Learning to Program by Writing Battle Games
This talk introduces programming language concepts in a workshop setting. Groups of students design strategies that control virtual robot competitors in a battle game simulation. The winning group is determined by allowing the robots to compete. Access to a laboratory of computers connected to the internet and running JDK1.3.1 or later is required. This workshop would also be of interest to teachers looking for innovative ways of teaching computer programming.
As the Internet becomes increasingly used for business, government, military and medical applications, providing security to network applications stands out as a critical issue. This talk will examine the motivation for network security, how big the security issues are, the motives of the hacker and the types of attacks on networks. Following this, the talk will outline the security goals and design techniques. The two major design aspects of (a) How to protect your network; and (b) How to protect your data transaction will be discussed.
Data Mining and Data Warehousing
The aim of data mining is to look for interesting patterns in business data, patterns that can be used to help setting business strategy or to help quickly identify business problems for solutions. A data warehouse provides a single, clean, integrated and consistent source of data to support decision making. . This talk will briefly introduce main concepts in data mining and data warehousing, including objectives, architectures, methods/techniques, and applications.
Networked Information Spaces
Networked Information Spaces are networks, with nodes corresponding to information entities and links between nodes corresponding to conceptual connections between nodes. Networked information spaces have existed in printed form well before the Web, the scientific literature being a well-known example. The talk will review characteristics of networked information spaces, which are not at all random networks, but exhibit astonishing regularities, such as the small-world property and the power-law distribution of number of incoming links.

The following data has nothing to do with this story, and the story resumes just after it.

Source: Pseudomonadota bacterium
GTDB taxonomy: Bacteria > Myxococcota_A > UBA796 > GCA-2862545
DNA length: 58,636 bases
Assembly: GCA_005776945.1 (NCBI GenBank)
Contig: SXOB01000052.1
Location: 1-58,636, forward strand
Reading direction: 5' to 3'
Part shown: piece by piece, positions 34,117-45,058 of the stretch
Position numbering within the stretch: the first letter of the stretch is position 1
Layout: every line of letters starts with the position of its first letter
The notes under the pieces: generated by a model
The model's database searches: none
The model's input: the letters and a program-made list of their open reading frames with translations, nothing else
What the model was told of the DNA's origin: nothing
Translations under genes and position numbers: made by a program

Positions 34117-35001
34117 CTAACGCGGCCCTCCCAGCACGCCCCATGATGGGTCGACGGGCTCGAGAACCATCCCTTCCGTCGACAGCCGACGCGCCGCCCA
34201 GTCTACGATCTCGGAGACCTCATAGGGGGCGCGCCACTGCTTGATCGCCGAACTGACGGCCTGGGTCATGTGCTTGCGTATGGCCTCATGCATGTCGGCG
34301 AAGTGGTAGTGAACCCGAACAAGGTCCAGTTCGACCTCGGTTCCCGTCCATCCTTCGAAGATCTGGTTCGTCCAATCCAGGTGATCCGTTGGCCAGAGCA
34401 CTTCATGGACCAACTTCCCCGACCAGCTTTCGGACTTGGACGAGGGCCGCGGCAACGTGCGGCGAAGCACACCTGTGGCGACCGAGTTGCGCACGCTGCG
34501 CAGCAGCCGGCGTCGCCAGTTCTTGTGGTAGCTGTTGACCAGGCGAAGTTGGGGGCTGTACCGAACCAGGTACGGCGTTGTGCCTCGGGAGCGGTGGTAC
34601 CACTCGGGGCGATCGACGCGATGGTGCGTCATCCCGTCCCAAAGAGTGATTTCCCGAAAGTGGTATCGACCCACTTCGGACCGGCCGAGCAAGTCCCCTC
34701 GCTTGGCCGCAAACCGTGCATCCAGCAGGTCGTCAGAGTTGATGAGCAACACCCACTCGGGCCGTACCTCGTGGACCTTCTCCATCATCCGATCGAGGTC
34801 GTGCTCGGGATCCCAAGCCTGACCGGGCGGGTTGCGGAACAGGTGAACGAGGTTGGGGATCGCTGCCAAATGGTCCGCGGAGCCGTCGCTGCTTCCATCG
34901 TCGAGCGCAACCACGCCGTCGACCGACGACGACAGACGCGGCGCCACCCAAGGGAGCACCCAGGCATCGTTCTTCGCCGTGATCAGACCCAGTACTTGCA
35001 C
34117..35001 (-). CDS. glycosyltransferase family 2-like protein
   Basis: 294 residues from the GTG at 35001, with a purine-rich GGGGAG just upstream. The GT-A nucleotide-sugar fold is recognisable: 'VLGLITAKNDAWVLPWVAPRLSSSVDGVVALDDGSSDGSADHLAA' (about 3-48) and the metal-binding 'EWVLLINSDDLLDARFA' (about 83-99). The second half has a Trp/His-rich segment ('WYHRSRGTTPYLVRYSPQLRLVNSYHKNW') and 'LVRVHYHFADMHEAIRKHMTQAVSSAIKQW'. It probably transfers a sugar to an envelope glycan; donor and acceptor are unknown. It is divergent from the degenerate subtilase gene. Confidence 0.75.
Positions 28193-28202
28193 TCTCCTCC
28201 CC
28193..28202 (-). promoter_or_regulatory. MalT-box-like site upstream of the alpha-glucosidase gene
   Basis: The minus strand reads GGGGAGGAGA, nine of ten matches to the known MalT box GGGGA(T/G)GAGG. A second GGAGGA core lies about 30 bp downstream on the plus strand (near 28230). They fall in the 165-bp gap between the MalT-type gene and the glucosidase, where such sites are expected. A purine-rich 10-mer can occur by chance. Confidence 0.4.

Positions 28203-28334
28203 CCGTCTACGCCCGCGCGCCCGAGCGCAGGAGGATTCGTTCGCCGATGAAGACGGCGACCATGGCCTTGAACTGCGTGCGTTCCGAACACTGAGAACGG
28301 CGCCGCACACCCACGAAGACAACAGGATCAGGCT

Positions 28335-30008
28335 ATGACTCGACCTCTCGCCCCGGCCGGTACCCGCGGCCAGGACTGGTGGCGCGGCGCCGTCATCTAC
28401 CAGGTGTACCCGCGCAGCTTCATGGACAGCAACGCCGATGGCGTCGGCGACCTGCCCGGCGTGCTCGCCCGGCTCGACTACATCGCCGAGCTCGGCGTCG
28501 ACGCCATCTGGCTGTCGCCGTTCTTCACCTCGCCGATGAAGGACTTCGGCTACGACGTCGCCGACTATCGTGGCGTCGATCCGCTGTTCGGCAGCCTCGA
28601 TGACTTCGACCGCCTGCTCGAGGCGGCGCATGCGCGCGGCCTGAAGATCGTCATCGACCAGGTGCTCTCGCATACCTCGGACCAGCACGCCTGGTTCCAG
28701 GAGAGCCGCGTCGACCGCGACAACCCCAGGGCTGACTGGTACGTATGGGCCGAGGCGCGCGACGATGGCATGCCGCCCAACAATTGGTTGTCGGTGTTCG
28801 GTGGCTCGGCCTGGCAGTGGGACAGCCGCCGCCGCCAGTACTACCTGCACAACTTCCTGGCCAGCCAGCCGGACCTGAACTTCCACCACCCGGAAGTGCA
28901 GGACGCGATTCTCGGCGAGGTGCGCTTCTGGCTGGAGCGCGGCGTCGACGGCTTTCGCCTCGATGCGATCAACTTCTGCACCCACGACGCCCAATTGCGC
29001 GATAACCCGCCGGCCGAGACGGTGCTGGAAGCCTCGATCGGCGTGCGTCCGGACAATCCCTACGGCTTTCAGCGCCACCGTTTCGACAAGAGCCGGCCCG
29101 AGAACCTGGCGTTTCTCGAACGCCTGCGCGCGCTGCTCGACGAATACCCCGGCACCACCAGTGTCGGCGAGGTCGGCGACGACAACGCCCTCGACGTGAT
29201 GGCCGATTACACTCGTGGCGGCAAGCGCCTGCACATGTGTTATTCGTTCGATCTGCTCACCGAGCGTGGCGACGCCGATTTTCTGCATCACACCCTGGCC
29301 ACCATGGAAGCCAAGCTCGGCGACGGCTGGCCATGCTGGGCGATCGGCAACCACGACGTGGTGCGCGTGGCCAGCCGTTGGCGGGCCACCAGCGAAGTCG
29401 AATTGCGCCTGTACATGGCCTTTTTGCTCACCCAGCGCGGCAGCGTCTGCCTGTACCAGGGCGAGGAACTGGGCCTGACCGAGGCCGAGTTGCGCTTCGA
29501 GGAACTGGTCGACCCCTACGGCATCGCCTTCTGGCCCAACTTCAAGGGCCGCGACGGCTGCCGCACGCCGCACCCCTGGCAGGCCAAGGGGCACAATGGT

Computer Programming is an abstract activity that laypersons find difficult to grasp. In Turtle Graphics, popularized by the programming language LOGO, geometric shapes are not static entities, but are viewed as traces of an imaginary turtle that follows sequences of commands to move forward by a given distance or turn by a given angle. Turtle graphics helps learn programming, because it maps programming concepts into concrete visual representations The talk will introduce turtle geometry and link it to programming in a constructive way.
Filtering and Personalization on the Web
This talk is meant to inform people about the current state of filtering on the Web. It begins with a very brief introduction to information retrieval on the Web and then discusses filtering. The talk addresses both aspects of filtering, filtering to block access to inappropriate material and filtering to select information based on what we know about the user or the user's peer group. It discusses the underlying technologies and models at a general level. The talk finishes with a brief discussion of the importance of task motivation to the success of the filtering technologies.
Error Correcting Codes
The omni-presence of encoding and the need for detection of errors
will be pointed out with specific examples (UPC or "bar"code, ISBN code). Then,
through some puzzles and examples the ideas of error detecting and error correcting
codes will be developed.
The talk is suitable for any classes from grade 8 onward - students will need to understand the binary system and a bit of mod 2 addition - both of which will be explained.
Why Doesn't My Computer Understand Me?
Dr. Nick Cercone, Dean of Computer Science, Dalhousie University
By the time you have completed reading this sentence, you will have understood its meaning. Your capacity to understand language is simply amazing. In this talk, Dr. Cercone will investigate problems that our language presents to computers and discuss some solutions to these problems.
Maintained by E. Milios